How to Double Your Weight Loss before you Double Yourself

July 08, 2008

How to Double Your Weight Loss before you Double Yourself 

 Competency # 2  The Best Diet                                 Reference: American Journal of Preventative Medicine, August 2008,  Time Magazine 8/1/08 Brian Wansink, Mindless Eating, 2007 (Best book out there on managing your surroundings) 

 This idea is pretty simple.  If you keep a food diary when on a diet, you double your weight loss, plain and simple.  Double.  That’s it.  This comes from a huge research study.  Lot's of other strategies failed.  Keeping a diary worked.  Don't read any more.  It’s too painful for me. So much of the day, we eat without thinking about it.  

As Brian Wansink demonstrated so eloquently in his brilliant book we reviewed last year, Mindless Eating, we have very little insight into the amount of food we eat.  It all comes down to the very subtle cues in the world around us.  He shows in his book, even with graduate students in his research program, that you can change the amount of food people eat just by changing very subtle cues in their environment.  

For example, if you pass out small bowls for snacks at a party versus one quart bowls, you can change the amount of snack food your guests eat by some 50%.   Same principal works for candy dishes on your desk or soda glasses at the movies or stale popcorn in the ER break room.  If you have an open dish, you eat 6-7 pieces of your own candy every day.  If it's covered, you’ll eat less.  If it's opaque, even less.  If it's on the counter behind you, less yet.  (Lesson: use smaller plates; you’ll eat less and still be satisfied.  Don’t put food in sight.  You will eat it without thinking about it.) 

 Keeping a diary is raising the barrier to eating mindlessly.  If I have to write it down, I have to describe it and measure it.  How many ounces?  How big a piece? And the data sits there for all to see.  That extra little mental effort is a big pain, so I just rather not eat it.  Like a spoiled, entitled teenager, I huff off with my diary in my pocket and just have a little snit.  But I don't eat it.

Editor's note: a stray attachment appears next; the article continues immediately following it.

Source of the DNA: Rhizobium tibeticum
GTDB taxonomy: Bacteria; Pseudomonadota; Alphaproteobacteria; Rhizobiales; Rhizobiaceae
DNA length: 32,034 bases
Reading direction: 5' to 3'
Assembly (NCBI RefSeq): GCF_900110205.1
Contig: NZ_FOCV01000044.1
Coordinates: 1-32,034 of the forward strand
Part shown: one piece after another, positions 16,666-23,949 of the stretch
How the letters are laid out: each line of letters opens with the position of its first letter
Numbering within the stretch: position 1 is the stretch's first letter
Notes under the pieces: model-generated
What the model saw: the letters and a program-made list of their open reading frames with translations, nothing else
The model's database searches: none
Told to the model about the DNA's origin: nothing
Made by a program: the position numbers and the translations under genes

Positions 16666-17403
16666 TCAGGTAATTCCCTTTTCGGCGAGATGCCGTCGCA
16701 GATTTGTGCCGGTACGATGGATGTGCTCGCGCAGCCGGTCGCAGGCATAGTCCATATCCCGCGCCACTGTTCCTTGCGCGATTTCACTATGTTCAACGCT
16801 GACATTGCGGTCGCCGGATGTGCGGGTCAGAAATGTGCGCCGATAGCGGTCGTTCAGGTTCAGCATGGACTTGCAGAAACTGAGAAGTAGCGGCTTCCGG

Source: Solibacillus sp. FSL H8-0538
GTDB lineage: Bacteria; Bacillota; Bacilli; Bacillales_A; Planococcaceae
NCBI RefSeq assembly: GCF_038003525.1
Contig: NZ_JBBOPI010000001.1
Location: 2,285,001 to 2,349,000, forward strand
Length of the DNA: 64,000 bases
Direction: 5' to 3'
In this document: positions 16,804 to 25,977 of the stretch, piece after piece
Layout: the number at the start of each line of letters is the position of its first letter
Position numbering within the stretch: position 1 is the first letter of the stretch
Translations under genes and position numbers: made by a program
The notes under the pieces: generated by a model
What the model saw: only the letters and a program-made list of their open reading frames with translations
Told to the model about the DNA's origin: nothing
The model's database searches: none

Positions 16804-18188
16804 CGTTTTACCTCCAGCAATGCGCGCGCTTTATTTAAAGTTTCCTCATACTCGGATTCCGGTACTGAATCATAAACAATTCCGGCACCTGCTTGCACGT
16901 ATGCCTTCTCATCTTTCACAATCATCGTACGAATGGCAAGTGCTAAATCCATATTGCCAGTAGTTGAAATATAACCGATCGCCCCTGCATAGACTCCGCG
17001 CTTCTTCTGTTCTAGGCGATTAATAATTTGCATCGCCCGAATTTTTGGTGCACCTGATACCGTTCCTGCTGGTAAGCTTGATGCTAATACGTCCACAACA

And the merging science of sugar is becoming more clear.  Just a wee bit of sugar helps the medicine go down. And everything else go down that it's added to.  Do an experiment in your home.  Buy some plain, generic, peanut butter and set it beside a commercial brand that has corn sweeteners in it.  Taste a tiny taste of both.  Which do you want a second teaspoon of?  You picked the sugared one, right?  That's because we now know that the same parts of our brain that fires up with fireworks when we take drugs of various kinds (heroine, cocaine, morphine.....) is the same part of your brain that stands up and says "Yippee" when you eat sugar.  You are hard wired to eat more whenever sugar gets close to your tongue.  Like an addiction, sugar gives you a high.  A wee bit of sugar becomes another bite, and another bite and another bite.  Sweet used to mean you had found ripe fruit and you should gorge quickly before the mangos went bad and the season was over, or before you got chased away by a bigger competitor. No more big competitors to chase you away, just you and your conscience, and your spouse.  

Your inner elephant, your subconscious, is a raging wild animal that is much stronger than you if you don't get good tools to control him/her.  A food diary forces you to make your food choices consciously.  Once you are thinking, your rational side can control that devilish elephant.  A food diary is step two on the twelve-step program to recovery.  Step one is to stand up and say, "My name is ______, and I love sugar..." 

 WWW. What Will Work for Me?  Well.  I opened the fridge this week after 9:30 pm when we were in the middle of some shoot-em-up cop show.  I only had three minutes to find something yummy.  My adrenaline was pumping.  The Greek God Honey Yogurt carton was there with only one bite out of it, full fat, unbelievably delicious, sweet, sweet honey flavor.  I didn't get a bowl.  I just took one bite, then another, and another.  Finally, I just plain sat down with the whole carton, without thinking, glued to the TV.  I gave my dog the empty carton, 20 huge tablespoons later. It was just delicious.  However, I didn't feel full yet....    So, I'm starting a diary.  I need to learn how to keep track better than that.  And you?  Are you so innocent?  Of course, this couldn't possibly apply to you...  (Note pads are available at your nearest Walgreen's.  Join me)

The column was written by Dr. John E. Whitcomb, MD, Brookfield Longevity, Brookfield, WI. (262-784-5300)